Konami Arcade Collection

Authentic right down to the printed circuitboard

Japan Import: Three words: Track & Field. The pat-pat-pat of pixelated feet, the tyres-on-gravel 'roar' of the crowd, the throaty rasp of that robotic ladyvoice ("The time: eleven point sheroshero shecondsh")... there's something quite magical about this rarely-rereleased seaside arcade mainstay blurping and bleeping from the DS screen.

And seeing it - and Shaolin Road, and Twin Bee, and Circus Charlie - is a happy sign that Konami have ditched whichever marketing exec it was who slapped his palms down on the table at every meeting and barked, "JUST KEEP REISSUING FROGGER!" at the terrified programmers through his boiling red face. That's not to say this is a particularly filling cheeseboard of mature cheddars - you only get 15 games, with some frankly upsetting omissions.2 But, notwithstanding the NES and MSX titles that they're probably saving for Wii's Virtual Console, this isn't a bad roundup of the hulking machines with the old curly-K Konami logo you'd have found in '80s chipshops.

And it's got a 'Maniac' button on the touch screen. What this does is switch to a screenful of options that proves the team behind Arcade Collection really loves its retro. Record, save and Wi-Fi-transfer replays? Sublime. Alter gameplay features by actually flipping circuitboard switches with the stylus? Ridiculous. Screen ratios can be changed. High scores are saved. Buttons can - hallelujah! - be remapped, and even set to varying rates of autofire. Game runthroughs can be loaded and watched, showing exactly which buttons to press when. The cart's practically wet with nostalgic love and care from the Konami team.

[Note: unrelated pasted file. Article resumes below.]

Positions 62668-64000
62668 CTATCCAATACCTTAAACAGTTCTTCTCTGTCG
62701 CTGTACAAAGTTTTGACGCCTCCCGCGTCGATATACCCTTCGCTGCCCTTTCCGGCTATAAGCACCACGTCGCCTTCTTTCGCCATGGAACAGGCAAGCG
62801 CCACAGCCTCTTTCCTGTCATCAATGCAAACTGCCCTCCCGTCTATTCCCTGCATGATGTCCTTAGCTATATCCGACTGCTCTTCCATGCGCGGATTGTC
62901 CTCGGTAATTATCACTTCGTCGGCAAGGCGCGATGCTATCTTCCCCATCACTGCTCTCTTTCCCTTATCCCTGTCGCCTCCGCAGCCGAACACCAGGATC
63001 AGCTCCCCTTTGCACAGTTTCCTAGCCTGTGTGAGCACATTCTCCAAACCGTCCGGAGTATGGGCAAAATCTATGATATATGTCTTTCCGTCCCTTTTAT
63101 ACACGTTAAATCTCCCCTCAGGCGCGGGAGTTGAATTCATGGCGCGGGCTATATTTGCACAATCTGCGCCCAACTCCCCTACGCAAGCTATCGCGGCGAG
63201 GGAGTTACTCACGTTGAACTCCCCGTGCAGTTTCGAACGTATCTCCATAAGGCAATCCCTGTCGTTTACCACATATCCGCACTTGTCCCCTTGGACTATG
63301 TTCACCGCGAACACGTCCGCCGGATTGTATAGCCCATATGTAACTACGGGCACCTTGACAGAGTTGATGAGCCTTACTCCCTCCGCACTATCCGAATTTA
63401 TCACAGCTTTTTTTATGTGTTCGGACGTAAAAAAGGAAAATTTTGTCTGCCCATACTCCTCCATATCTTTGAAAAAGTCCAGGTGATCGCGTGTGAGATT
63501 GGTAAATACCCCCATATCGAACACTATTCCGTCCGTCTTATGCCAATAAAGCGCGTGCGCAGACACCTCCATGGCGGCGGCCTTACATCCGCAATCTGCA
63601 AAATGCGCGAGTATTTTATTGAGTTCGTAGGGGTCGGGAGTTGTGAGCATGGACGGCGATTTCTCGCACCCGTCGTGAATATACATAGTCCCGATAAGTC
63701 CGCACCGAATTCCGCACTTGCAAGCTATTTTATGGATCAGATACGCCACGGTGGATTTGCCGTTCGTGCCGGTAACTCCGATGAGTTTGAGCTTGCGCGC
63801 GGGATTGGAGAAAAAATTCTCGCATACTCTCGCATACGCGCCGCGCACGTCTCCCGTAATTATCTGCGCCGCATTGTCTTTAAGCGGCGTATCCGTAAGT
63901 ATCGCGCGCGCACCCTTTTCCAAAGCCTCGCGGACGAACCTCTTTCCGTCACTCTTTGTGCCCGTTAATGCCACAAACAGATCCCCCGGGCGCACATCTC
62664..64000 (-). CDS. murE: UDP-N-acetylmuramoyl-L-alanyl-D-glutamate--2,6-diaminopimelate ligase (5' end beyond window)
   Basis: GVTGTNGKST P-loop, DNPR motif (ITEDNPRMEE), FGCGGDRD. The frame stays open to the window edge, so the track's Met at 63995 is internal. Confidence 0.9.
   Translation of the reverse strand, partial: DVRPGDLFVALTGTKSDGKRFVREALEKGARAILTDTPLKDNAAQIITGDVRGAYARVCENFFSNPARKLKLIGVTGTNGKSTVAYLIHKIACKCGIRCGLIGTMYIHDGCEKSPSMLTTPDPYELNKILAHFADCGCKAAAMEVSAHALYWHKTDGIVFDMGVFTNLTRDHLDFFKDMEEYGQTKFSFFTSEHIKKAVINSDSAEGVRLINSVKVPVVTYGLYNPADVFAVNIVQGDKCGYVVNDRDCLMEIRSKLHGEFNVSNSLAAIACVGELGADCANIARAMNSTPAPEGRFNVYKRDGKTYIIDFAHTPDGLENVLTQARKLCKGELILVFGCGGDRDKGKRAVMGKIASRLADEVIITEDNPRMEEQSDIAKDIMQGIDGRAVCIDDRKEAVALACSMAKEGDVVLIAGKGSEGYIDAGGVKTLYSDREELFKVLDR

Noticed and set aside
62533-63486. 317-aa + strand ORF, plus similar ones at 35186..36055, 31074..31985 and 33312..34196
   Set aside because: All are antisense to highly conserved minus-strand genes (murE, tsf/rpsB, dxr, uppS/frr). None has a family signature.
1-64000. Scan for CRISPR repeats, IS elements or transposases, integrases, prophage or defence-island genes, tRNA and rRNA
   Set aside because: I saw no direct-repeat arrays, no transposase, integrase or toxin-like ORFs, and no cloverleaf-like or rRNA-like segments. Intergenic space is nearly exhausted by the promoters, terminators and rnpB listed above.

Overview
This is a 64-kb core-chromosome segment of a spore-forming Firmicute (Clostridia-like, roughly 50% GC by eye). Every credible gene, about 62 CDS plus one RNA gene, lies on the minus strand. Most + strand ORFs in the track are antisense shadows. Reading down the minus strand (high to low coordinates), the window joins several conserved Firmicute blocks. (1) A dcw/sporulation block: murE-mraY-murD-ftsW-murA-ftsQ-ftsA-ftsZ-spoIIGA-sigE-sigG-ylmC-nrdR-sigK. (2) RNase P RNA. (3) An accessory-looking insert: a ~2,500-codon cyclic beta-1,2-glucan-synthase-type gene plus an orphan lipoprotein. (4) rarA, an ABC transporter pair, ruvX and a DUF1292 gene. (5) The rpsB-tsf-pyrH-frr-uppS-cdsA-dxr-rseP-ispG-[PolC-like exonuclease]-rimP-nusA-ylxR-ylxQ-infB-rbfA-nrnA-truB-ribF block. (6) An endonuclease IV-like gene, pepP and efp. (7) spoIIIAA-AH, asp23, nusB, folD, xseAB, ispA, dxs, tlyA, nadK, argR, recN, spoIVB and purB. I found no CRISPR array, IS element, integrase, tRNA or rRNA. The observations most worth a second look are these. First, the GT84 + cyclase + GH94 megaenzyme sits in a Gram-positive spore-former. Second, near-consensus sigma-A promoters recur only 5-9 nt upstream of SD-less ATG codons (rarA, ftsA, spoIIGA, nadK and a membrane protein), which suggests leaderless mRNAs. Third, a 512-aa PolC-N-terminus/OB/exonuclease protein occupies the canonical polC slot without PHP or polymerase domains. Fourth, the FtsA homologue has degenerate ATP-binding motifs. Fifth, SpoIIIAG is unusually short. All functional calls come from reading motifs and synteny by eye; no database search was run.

You'll probably know already if the full list of dusty gems - which includes timeless space-'em-up Scramble; cutsie-pie shooter Pooyan; mazey snake-dodger Tutankham and a few other less memorable titles - are enough to make your wallet flip open under the sheer force of nostalgia. But - £15 for a quality chunk of how-things-used-to-be (eBay in the US version, because it'll work on a UK DS)?

Single-cart co-op that makes for one of DS's best multiplayer experiences? We can't help but recommend it to all. Plus: seeing these games anew on the blazing bright DS Lite screen is like watching your first ever sunset. Sniffle.

The verdict

Has more love in its bones than Konami's usual dead-horse-floggers - and it's great value at the current dollar-pound exchange rate.

Nintendo DS